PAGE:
Selling Art Online: 9 Artists Share Their Stories

This is a compilation of stories, tips and advice from artists who have made money selling their art online.

Artist Jim Stevens

“I became a professional artist later in life and also began with the disadvantage of being legally blind from combat wounds suffered while in the Army. But despite the apparent drawbacks, I quickly became known for my work in scrimshaw and unique portrait paintings on mixed-media canvases. I won many local art competitions including several Best of Show awards but I wanted to reach a wider audience of collectors, and given my late start as an artist, I wanted to reach those collectors in as short a time as possible.

“To that end and with limited Internet skills, I built a very basic website to present my art and accept commissions. Once up, I started telling all my existing collectors and friends about my website. Via the magic of word of mouth, and better Internet skills than mine, those people emailed their friends and so on until I began drawing a small but international audience – and my first Internet sales.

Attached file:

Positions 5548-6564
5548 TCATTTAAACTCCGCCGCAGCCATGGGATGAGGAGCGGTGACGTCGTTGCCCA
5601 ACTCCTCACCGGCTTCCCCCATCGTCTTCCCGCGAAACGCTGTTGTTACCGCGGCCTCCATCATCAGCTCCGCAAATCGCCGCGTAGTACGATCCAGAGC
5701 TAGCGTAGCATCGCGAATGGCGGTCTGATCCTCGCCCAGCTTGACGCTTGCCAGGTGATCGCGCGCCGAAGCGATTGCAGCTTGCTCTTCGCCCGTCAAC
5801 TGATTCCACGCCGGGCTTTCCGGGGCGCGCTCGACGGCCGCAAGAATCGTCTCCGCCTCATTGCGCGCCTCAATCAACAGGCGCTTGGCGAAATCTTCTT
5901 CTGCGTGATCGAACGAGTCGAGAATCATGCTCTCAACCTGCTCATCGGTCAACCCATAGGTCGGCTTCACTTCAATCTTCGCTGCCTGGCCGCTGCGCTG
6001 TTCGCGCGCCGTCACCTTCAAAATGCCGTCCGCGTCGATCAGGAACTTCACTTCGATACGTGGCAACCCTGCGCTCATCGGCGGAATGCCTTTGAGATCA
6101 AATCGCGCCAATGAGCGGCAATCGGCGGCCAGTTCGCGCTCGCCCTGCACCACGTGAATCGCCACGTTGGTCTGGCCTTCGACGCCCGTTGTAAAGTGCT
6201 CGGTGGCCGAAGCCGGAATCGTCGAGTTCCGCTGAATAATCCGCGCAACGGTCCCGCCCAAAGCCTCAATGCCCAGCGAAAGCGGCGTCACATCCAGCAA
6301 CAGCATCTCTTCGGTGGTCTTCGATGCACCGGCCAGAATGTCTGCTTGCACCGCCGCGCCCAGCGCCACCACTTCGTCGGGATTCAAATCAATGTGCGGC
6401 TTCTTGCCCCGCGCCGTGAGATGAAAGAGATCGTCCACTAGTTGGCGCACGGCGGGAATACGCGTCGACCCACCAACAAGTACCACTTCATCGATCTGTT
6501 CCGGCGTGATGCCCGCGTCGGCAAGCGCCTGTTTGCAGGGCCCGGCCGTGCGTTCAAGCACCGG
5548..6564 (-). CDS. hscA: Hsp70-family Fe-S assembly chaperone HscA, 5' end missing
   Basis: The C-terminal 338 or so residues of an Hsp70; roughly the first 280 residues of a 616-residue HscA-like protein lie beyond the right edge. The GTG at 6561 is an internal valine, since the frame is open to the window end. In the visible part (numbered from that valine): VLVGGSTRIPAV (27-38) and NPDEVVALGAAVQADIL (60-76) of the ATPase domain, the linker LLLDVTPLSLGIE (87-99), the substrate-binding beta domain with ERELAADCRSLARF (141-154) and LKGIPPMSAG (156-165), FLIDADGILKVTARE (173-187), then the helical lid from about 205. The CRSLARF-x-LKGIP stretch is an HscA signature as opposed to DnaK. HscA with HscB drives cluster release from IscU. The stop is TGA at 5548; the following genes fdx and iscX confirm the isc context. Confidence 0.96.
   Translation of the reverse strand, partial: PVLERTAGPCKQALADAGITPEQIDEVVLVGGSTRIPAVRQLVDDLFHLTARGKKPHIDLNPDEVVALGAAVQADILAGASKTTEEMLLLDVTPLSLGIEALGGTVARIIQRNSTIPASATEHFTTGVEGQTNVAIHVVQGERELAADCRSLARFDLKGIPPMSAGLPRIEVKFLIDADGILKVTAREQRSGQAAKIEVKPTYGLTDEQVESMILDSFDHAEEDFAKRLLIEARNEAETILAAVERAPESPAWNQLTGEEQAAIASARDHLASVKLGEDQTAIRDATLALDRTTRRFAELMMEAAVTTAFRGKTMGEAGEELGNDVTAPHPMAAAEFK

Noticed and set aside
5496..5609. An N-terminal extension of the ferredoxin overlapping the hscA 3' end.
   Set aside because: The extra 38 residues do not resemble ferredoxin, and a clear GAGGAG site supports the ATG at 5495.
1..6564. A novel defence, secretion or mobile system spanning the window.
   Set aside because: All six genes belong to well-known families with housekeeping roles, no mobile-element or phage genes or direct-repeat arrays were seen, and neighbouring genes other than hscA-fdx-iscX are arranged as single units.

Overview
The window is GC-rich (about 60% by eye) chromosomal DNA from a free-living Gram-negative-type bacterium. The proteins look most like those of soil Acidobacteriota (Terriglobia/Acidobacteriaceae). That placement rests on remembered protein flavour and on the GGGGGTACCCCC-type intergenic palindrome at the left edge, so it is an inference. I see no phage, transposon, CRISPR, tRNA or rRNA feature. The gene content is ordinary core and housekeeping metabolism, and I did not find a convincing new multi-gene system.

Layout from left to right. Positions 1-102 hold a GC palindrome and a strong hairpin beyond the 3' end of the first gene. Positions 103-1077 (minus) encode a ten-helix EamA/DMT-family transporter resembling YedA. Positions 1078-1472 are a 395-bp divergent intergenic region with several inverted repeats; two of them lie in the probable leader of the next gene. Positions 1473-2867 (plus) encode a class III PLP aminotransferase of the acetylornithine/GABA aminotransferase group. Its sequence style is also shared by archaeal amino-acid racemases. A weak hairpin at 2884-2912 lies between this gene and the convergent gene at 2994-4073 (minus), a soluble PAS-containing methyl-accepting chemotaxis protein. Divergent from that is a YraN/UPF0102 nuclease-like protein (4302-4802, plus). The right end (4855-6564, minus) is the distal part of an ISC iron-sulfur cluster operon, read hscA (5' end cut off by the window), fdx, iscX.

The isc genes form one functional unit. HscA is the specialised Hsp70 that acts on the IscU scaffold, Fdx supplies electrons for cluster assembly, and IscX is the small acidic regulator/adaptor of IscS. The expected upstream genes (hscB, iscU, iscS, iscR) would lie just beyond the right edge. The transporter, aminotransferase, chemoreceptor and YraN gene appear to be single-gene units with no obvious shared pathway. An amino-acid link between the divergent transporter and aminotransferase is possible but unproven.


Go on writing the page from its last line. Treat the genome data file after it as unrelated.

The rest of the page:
“My first Internet sale was also my first international sale to a collector in Trieste, Italy.

“I continued to enter art shows, expanding my entries to other cities, listing awards won on my website, taking on a few commissions and selling a few works of art. And as my works became noticed, the media also began taking notice. Over the next few years my art and my story of being a legally blind artist appeared in over 50 television and media publications.

“The media interest brought my work to the attention of gallery owners in Seattle, Denver and Rhode Island and my work has been galleried in those cities along with temporary showings in other cities around the country.

“To someone starting out, I would say do not discount the value of entering juried art shows and then using that history to invite media attention to what you are doing. Also, have a story to tell about yourself that ties into your art. Your story is just as important as your art when it comes to why the media decide to feature you and your work.

“Also, your website does not need to be super fancy. It just needs to work well to feature your art and allow a person to inquire about a piece or buy it directly from the page it’s on. My first website was a bare-bones affair, but it was easy to navigate and the images of each work of art were the best I could put up. I also had an email link on each page to inquire about a piece, the price for each piece and a button for them to click if they wanted to buy it right away.

“Today, I pay someone else to manage my website and schdule so I can concentrate on creating art and completing commissions for collectors.”

–Jim Stevens, The Scrimshaw Studio and Art of Jim Stevens

Read the other 8 stories – PERMALINK:


May 17, 2020

Karen Green